Innovative Finance Forum: Sustaining Indonesia’s Tropical Landscapes
14 March 2016, Jakarta (Indonesia)
The global community reached agreement on two significant global processes in 2015 that will shape the international development trajectory in the decades to come. The Sustainable Development Goals (SDGs) came to fruition in September, and in December the landmark Paris Agreement was agreed to by 196 nations to put in place an ambitious and comprehensive global regime to motivate future climate action. 2015 was also marked; however, by raising inequality – Oxfam projects that in 2016, top 1% of the world’s population will own 99% of the world’s wealth, and by record-breaking global warm temperatures – NASA and the National Oceanic and Atmospheric Administration (NOAA) independently concluded that in 2015 surface temperatures were the warmest since modern record keeping began in 1880. To realize a future that meets the needs of the people and the planet, 2016 will need to be known as the year when all countries took bold action to transition away from business-as-usual towards a more sustainable model of development.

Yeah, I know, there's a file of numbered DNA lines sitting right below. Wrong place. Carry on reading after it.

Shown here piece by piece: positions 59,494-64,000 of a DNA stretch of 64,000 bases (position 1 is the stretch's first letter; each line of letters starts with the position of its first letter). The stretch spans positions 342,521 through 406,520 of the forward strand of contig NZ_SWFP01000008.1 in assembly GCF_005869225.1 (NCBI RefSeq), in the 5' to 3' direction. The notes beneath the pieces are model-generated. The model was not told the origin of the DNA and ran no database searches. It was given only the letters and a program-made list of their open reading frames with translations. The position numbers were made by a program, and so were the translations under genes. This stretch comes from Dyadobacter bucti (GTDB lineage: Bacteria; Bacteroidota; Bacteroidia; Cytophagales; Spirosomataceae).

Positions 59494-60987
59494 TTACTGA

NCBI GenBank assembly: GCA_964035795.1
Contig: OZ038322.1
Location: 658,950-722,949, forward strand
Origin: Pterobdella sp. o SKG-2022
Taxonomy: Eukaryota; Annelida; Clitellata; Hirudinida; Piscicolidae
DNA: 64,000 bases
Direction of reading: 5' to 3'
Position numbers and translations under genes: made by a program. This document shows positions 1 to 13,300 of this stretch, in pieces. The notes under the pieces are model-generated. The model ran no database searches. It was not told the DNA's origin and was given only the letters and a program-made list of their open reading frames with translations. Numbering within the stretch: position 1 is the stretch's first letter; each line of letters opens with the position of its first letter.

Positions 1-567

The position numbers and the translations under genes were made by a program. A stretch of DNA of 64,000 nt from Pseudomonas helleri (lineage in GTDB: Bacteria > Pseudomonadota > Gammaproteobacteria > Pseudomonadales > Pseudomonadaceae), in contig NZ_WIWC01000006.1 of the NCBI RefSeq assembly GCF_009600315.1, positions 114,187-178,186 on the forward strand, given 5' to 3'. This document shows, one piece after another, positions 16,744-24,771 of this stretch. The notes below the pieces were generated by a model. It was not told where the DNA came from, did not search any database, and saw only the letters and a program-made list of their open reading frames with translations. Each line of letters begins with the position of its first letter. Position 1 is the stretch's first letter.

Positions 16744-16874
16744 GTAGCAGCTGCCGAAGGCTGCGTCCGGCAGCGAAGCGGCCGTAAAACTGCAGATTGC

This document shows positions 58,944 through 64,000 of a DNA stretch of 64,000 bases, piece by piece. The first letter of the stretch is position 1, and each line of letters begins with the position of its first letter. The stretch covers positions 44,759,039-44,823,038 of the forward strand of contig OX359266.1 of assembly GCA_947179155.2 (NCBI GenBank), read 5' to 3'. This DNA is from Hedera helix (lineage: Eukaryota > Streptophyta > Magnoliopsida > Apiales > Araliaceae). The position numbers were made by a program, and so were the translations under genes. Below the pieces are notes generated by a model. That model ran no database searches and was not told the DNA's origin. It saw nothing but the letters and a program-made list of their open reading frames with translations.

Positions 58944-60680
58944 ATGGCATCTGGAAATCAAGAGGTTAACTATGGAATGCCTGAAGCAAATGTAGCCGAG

Indonesia is uniquely placed to considerably shape and push the global shift towards a green economy. At the same time, the protection of its environment, in particular its forests – vital for the global ecological balance – requires serious investment and support to achieve climate change mitigation on a global scale. The country has articulated clear intentions to conceptualize and implement an alternative- sustainable- development paradigm, anchored by a commitment to reducing national GHG emissions by 29 percent by 2030 according to 2010-projected business-as-usual pathway. From Indonesia’s perspective, innovative finance can help drive the green economy transition. This transition requires structural changes that go far beyond finance per se, but for which finance is a key enabler.
By addressing specific market failures and institutional barriers, innovative financing has the potential to secure and mobilize investment that would otherwise not be available through traditional resource flows. While complementing rather than replacing already existing forms of finance, innovative finance helps investors enter markets that would otherwise not available and it affords investment opportunities for those conscious of social and environmental impact. To develop innovative financial mechanisms, coordinated action needs to be taken by governments and the financial sector, with development partners and research institutions playing an important facilitating role.
Government of Indonesia, United Nations Environment Programme (UNEP), the United Nations Office for REDD+ Coordination in Indonesia (UNORCID), CCROM SEAP – Bogor Agricultural University, Code REDD, Earth Institute – Columbia University, Global Canopy Programme (GCP), United Nations Sustainable Development Solutions Network (SDSN), and World Agroforestry Centre (ICRAF)